The world economy would be worse off without negative interest rates, according to International Monetary Fund Managing Director Christine Lagarde.
Negative rates in Europe and Japan have helped support global growth and price gains, she said in Ho Chi Minh City on Friday. The finance sector may need to implement new business models as a result, she said.
"If we had not had those negative rates, we would be in a much worse place today, with inflation probably lower than where it is, with growth probably lower than where we have it," Lagarde said. "It was a good thing to actually implement those negative rates under the current circumstances."
Central banks in Europe and Japan have deployed negative interest rates to stimulate the economy, and Federal Reserve Chair Janet Yellen said the U.S. central bank is taking a look at the tool "in the event that we needed to add accommodation."
The policy moves have triggered concerns that they could have unintentional consequences such as hurting bank profits.
Negative interest rates are a fairly new economic tool and more time is needed to assess the policy, Lagarde said.
"So let's see whether it kick-starts the process of fueling credit to the economy, changing the behavioral pattern of people and changing the strategy of banks as well," she said. "It may be good for the economy — maybe not forever, but for a period of time."
Former Fed Chairman Ben S. Bernanke said in a blog post later on Friday that negative interest rates "appear to have both modest benefits and manageable costs" and that market anxiety over below-zero borrowing costs "seems to me to be overdone."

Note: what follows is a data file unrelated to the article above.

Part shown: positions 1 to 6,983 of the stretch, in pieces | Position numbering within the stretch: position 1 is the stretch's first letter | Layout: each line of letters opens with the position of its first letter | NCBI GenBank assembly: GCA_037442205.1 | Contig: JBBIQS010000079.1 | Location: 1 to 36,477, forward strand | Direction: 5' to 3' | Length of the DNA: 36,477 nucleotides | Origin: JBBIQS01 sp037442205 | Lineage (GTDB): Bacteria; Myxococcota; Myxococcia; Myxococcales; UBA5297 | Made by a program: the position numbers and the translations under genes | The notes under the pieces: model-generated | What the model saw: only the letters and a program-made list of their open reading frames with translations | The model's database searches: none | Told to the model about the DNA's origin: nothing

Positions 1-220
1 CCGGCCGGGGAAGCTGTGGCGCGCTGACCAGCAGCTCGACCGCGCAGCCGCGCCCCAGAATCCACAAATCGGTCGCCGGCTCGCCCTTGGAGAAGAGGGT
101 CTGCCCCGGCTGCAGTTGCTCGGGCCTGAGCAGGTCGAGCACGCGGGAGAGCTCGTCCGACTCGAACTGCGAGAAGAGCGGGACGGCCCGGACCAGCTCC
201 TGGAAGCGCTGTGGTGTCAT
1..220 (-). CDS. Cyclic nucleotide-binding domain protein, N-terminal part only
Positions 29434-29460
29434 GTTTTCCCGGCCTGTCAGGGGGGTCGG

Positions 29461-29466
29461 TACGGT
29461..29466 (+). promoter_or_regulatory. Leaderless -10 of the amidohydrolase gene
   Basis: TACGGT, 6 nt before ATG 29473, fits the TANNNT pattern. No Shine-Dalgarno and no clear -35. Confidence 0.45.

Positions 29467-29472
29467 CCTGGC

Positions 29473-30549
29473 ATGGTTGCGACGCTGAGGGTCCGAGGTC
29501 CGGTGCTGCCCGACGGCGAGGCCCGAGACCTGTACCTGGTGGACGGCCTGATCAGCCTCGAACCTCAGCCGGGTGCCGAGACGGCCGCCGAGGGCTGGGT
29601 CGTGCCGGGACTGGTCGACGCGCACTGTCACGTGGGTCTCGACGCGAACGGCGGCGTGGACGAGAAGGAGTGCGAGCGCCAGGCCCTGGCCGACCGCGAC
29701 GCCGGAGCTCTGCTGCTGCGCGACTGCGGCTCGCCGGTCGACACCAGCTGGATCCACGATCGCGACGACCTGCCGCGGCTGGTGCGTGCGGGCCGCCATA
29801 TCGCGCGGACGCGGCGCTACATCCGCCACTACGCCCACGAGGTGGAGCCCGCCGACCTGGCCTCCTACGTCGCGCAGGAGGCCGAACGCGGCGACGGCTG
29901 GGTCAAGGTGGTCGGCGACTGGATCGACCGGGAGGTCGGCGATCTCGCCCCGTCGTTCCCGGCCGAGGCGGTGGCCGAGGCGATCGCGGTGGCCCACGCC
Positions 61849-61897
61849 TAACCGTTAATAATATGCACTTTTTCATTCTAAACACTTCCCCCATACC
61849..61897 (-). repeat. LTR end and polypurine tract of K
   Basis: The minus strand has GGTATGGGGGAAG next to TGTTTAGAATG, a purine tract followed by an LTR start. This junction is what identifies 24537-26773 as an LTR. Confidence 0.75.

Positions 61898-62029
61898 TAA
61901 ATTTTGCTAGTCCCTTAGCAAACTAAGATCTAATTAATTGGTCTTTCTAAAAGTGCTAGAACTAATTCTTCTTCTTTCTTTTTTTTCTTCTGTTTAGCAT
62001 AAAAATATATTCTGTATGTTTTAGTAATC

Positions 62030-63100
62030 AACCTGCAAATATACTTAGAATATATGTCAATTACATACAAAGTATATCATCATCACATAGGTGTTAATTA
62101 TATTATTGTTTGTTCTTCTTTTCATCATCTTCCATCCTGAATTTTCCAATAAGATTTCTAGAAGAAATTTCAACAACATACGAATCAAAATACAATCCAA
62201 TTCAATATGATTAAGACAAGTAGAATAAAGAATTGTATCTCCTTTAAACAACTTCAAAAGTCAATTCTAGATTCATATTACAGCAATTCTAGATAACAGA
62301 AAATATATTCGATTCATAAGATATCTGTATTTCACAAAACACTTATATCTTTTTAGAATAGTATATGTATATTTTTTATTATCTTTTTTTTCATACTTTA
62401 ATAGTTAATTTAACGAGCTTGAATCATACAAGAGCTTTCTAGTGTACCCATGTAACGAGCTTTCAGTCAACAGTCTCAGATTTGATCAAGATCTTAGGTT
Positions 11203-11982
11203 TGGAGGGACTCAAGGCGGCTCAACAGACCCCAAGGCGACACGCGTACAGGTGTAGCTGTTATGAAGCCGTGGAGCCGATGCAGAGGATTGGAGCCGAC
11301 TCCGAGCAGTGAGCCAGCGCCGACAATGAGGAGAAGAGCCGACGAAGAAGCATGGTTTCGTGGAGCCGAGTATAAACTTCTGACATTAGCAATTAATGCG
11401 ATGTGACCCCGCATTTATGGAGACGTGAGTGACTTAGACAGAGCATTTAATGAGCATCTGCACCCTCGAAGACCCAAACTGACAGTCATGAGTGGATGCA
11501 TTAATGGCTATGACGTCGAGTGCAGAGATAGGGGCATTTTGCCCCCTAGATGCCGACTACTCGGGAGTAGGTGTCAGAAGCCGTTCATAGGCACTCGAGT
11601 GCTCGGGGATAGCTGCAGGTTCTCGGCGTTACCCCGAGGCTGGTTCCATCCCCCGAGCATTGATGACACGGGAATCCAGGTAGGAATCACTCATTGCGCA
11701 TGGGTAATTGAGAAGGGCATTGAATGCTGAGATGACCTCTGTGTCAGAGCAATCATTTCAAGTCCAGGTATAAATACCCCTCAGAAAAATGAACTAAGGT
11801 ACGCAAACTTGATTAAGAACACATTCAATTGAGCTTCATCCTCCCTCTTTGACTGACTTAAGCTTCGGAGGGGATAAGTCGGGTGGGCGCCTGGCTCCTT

While the chances of the Fed going negative are low for the foreseeable future, the central bank should probably analyze the option further, he wrote.
Separately, Lagarde said the IMF may raise its 6.3 percent growth forecast for China due to the nation's planned economic reforms and stimulus. The figure could be increased "a little more" after an assessment of a recently announced economic package, she said.
"We believe China will continue to grow," Lagarde said. "If those reforms are implemented and the stimulus announced also directed to the most efficient leverage in societies, which we believe is more consumption than necessarily investment that would be fueled by credit, then the recipe should be quite good for China to lead a continued quality growth."
Chinese Premier Li Keqiang opened the annual National People's Congress by announcing this year's economic growth target would be 6.5 percent to 7 percent. He said in his work report to the ceremonial legislature that such a pace "will allow for relatively full employment."
Li also outlined plans to cut back inefficient industries and avoid mass layoffs while achieving growth targets that are challenged by rising debt and a global economic slowdown.
The debt levels in the blueprint raised concern among some analysts about the sustainability of China's economic growth.